Russia in Dismissal of €350 Million Claims by French Holders of Imperial (Tsarist) Russian Bonds
June 8, 2005
Cleary Gottlieb won dismissal of claims against the Government of the Russian Federation brought by French holders of imperial bonds predating World War I and guaranteed by the Imperial Russian Government. The claims sought payment of approximately €350 plus 82 years’ compound interest (derived from fantastical calculations based on amounts originally expressed in gold rubles and gold Napoleons). The Court of Appeal of Paris has upheld and elaborated on the December 2003 decision issued by the Tribunal de Grand’Instance of Paris, dismissing the bondholders’ action on the ground of sovereign immunity.
The Court of Appeal based its decision in part on the historical research conducted by Cleary’s team of lawyers and summer associates in Paris, New York, Brussels, London and Moscow. The research demonstrated that the bonds, issued and guaranteed in 1882, were exempt from all Russian tax, notwithstanding the lack of a clause expressly exempting them. The Russian Empire did not introduce taxation of capital instruments held by non-residents until 1885, at which time the bonds were exempted retroactively. The Court considered the tax exemption was decisive for purposes of qualifying the guarantee as a sovereign act. In the course of their research, Cleary lawyers turned up long forgotten historical tax records of the period that had been, until now, unknown even to the Russian Ministry of Finance.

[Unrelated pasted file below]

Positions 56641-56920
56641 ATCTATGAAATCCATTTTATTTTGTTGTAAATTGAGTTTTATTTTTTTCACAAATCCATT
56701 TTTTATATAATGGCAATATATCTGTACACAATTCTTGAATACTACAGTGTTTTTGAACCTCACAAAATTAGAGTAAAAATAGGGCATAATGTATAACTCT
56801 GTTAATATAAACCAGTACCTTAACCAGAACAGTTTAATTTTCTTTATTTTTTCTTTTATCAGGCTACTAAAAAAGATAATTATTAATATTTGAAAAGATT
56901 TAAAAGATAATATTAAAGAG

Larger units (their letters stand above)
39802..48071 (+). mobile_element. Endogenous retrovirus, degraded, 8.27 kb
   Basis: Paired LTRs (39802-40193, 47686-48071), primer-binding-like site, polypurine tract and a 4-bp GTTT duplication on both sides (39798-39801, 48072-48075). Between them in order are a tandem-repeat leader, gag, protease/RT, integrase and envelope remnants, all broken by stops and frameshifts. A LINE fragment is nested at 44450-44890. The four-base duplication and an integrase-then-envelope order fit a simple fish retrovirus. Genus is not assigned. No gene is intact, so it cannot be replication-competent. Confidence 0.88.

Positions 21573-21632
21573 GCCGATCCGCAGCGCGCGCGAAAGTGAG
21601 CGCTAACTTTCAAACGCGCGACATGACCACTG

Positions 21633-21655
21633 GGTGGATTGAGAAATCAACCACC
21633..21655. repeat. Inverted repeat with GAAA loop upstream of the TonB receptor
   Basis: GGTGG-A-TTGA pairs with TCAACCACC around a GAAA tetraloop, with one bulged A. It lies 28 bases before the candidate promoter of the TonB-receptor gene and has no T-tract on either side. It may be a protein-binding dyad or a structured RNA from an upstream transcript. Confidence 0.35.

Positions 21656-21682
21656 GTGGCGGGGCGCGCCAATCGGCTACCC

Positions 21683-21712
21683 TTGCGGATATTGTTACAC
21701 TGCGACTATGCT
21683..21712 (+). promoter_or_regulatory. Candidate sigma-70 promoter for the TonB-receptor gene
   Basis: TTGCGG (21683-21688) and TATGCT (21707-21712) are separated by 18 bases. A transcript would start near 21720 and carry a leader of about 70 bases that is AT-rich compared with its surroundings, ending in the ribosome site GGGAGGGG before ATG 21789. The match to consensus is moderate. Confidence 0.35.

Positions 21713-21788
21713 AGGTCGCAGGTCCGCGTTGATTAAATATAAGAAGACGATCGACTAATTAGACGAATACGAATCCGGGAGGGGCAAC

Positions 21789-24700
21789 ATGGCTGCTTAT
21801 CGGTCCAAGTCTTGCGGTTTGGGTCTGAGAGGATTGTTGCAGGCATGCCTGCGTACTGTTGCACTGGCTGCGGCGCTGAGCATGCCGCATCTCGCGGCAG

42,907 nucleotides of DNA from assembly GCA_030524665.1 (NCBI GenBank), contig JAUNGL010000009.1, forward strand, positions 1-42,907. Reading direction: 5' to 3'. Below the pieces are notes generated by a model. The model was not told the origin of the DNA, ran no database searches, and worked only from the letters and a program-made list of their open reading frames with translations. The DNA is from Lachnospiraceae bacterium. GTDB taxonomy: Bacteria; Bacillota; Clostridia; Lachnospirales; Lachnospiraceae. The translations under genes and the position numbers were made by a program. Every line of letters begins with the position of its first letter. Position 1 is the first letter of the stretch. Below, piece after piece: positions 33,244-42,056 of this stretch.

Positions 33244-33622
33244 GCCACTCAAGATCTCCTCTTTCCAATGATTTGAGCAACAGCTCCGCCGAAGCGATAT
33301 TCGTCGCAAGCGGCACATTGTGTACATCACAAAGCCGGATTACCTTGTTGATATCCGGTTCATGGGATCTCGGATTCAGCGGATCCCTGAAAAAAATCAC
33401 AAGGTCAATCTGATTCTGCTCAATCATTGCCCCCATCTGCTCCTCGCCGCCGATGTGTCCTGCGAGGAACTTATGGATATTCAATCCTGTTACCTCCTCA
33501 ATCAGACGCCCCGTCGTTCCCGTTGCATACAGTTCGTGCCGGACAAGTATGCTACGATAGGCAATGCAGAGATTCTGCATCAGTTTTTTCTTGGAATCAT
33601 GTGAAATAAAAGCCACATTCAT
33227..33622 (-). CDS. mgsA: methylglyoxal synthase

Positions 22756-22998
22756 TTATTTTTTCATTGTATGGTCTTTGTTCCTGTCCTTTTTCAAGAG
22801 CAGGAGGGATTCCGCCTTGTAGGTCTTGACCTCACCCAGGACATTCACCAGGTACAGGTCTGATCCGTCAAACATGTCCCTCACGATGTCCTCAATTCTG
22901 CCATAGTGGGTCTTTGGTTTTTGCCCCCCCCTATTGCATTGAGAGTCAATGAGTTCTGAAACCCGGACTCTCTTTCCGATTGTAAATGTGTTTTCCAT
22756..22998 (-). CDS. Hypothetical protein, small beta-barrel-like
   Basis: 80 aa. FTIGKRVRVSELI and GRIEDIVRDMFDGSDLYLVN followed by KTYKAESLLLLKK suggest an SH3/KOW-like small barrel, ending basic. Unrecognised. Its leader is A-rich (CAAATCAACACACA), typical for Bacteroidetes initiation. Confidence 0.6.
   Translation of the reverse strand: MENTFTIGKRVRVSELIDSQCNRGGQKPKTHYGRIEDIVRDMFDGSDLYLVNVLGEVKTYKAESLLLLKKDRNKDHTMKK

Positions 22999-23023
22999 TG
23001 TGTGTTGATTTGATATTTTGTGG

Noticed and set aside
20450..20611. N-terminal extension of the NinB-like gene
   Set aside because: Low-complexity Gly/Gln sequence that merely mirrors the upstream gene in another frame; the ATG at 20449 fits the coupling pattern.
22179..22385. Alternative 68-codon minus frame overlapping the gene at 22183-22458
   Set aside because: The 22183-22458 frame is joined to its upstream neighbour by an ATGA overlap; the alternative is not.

The Court of Appeal also upheld Cleary’s argument that Imperial Russian Government’s guarantee of the bonds, which were issued to finance construction of a strategic railroad in the Caucasus region, was a sovereign act in the public interest. This conclusion was largely based on research by Cleary lawyers in Paris regarding the history of 19th century Russian railway construction and the military significance of those railroads.